Built Outdoor Table Around Tree,Curved Dining Bench Plans,woodworking patterns for kids - 2016 Feature

We walked the decks, exploring our ship and enjoyed the lounges, shop areas and the many other nooks and crannies of entertainment and activity spread around the decks. As the tour bus careened down the highway, we looked at the pastoral scenes, of groves of olive trees and vineyards, dotting the gently rolling landscape.
We walked through the narrow, cobbled streets and admired the well preserved walls and quaint shops that appeared around every turn.
The Canne waterfront surrounds the marina, a central square, filled with Sycamore trees, and replete with several cafes and their ubiquitous outside tables and chairs.
The first wonder that we passed is Antonio Gaudi’s “Batlo House.” Built in 1906, it is several stories high and has a delightful facade of painted ceramic tiles. The Devonshire spread ( as in butt the size of) still engulfed us, so we did another five laps around the deck # 7 promenade. Sounds of French, Italian, Spanish and several other languages swam around our ears as we sat musing about where we were.
Built for a 1929 world exposition, this elegant structure and plaza is now an art museum.
For 5 euros each, we entered and walked around the inside periphery of this two thousand year old castle. A swirl of languages provided an auditory bath for our ears, as we walked amid the crowds, enjoying the life and laughter of so many around us.
We were seated at a small table for two and ordered a bottle of Meridian Merlot from a Ukranian wine steward named ‘Igor.” We exchanged several comments in Russian and enjoyed the conversation with him. Looking at these originals gives you an appreciation for the odd seven hundred years that the place had been around.
We watched as several fishermen worked around their small fishing dories, cleaning and mending nets.
By now, I was recovering a bit and managed to remember enough French to thank her and say that she was “very kind for helping me.” I kept my hand elevated, in a position of “The french salute, but with the wrong finger,” as we walked around the grounds of the cathedral.


The streets in the area have ornamental wrought iron lamp posts and the buildings are adorned with ornate metal floral designs. Originally planned as a 60 residence housing project for the wealthy, only two homes were ever built. We squeezed into a table with two charming Southern Belles from Kentucky, Sandy and JoQuetta. We had decided to eat at the Hotel’s “Taverna,” rather than risk ramming around the area when we were this tired.
A 60 foot high cliff, with grecian columned buildings, marks the eastern edge of the Villa Borghese and frame much of the remainder of the piazza. The olive trees took thirty years to mature enough to yield sufficient fruit for a pressing. The guide wasn’t doing any hand flips over the architectural style and there didn’t appear to be any large crowds around on this, an Easter morning. Throngs of tourists, from all over the globe, swirled around us in a multi-cultural sea that was dizzying to the ear. Around its periphery are a series of hotels, trendy shops and restaurants with awnings and chairs for tourists and Sienans to enjoy the Tuscan sun.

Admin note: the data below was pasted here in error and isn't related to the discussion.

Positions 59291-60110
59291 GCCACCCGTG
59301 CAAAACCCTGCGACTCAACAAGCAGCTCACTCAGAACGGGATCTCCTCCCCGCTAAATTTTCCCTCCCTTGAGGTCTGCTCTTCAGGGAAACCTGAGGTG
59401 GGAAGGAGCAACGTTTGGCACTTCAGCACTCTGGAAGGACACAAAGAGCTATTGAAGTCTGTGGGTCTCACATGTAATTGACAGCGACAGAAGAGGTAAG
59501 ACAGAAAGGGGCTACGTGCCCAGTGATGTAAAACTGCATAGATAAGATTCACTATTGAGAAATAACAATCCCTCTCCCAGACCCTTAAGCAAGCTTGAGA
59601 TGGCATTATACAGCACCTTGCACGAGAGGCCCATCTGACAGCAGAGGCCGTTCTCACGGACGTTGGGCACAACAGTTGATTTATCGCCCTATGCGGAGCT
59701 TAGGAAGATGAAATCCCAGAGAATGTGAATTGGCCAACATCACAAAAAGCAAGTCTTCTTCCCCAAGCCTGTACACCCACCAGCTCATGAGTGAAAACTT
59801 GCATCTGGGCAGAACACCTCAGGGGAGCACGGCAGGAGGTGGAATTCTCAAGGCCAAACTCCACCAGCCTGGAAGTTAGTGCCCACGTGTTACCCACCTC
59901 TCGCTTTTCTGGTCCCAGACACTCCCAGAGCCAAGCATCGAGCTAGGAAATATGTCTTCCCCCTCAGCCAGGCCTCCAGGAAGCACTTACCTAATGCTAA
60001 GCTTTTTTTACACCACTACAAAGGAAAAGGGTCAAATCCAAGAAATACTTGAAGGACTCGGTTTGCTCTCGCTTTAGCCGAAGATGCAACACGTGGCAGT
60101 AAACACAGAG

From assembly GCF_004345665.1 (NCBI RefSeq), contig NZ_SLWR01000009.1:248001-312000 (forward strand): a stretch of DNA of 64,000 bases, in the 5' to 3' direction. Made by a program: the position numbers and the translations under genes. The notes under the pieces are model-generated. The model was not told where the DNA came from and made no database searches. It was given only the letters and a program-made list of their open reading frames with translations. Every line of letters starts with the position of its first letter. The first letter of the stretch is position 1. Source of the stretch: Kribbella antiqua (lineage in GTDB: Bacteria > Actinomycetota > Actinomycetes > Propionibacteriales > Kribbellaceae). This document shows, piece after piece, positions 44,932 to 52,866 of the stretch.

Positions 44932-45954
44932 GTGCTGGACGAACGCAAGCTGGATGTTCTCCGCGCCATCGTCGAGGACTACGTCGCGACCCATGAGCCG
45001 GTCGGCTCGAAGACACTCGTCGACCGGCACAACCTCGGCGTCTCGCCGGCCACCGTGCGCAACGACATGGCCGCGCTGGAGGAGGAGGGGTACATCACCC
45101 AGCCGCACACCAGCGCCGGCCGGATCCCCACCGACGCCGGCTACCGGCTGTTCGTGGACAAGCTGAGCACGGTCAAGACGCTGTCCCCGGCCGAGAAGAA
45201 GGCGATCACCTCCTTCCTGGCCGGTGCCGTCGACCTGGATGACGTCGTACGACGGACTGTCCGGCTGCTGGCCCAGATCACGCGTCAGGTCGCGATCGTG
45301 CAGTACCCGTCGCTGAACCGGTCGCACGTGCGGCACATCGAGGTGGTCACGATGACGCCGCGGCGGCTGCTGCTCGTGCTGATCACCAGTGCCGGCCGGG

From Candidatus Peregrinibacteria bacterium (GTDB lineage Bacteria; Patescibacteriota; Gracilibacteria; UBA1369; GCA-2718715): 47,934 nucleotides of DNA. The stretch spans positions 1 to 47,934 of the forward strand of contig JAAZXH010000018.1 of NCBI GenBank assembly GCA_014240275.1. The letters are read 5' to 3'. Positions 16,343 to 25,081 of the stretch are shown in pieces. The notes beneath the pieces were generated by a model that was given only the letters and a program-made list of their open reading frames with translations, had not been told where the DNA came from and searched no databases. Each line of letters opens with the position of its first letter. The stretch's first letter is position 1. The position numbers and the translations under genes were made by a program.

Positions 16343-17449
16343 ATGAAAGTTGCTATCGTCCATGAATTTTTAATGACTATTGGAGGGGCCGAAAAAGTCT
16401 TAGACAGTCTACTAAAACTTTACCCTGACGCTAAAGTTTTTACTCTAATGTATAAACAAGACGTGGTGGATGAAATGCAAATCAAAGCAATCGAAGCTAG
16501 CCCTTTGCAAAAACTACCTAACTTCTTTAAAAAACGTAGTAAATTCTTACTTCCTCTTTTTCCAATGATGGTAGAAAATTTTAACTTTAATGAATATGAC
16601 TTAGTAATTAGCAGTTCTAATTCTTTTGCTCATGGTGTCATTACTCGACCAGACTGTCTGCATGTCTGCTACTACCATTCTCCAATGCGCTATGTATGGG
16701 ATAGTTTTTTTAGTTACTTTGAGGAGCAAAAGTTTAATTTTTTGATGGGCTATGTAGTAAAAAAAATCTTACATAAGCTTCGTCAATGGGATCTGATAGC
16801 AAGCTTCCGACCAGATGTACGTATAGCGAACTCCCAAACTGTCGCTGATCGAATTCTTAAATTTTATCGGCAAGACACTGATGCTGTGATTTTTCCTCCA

Some places were elaborately laid out, with formal tableware, perhaps in anticipation of Easter Brunches later in the morning.
The site had been built to commemorate the arrival of water, in underground pipes, to Marseilles.
Then, we were standing in from of a glassed-in sepulcher that reputedly holds the remains of the founder of the catholic church, the rock upon which Christ had built his earthly church, Peter, the fisherman.
We sat by the fountain, listening to a musical group playing nearby, and enjoying the whole panoply of activities that swirled around us in this huge meeting place in Rome. The first pressing is the most valued and usually labeled “extra virgin oil.” A killing frost had destroyed much of the local trees in the 1980’s.


Each year, on July 12 and August 16th, a colorful horse race is run around the periphery of this wide Piazza, with ten especially trained horses and jockeys representing parts of the city.
It was too chilly to sit in the outdoor cafes, so we walked the length of the area, drinking in the sights and sounds of a place that we would never perhaps return to. The newer trees were only now approaching the proper maturity to deliver ripe olives for oil pressing. That was to be the last time we agreed to ‘share a table” with strangers when asked by the various maitre-d’s.
We walked about the beautiful parkland, enjoying the flowers, the bright colors and the activity in and around the casino. Looking out towards the fortress, on the very edge of the harbor, is a large stone arch built to commemorate French soldiers killed in the Orient.
Across the small plaza, from the Cathedral, sits a more modern building with a huge painting by Picasso, on its facade. Throngs of other tourists from everywhere stood around us, as we too pitched coins backwards over our shoulders in hope of returning to Rome yet again.We had done this twice before and returned each time, so maybe the magic works.
The buildings all around the piazza are replete with papal insignia and looked impossibly old to us, pilgrims from a land where three hundred years is a long time. We ate slowly and enjoyed our surroundings and each other, never forgetting who we are and how far we had come to be sitting here under the Roman sun.The tab was a reasonable 40 euros.




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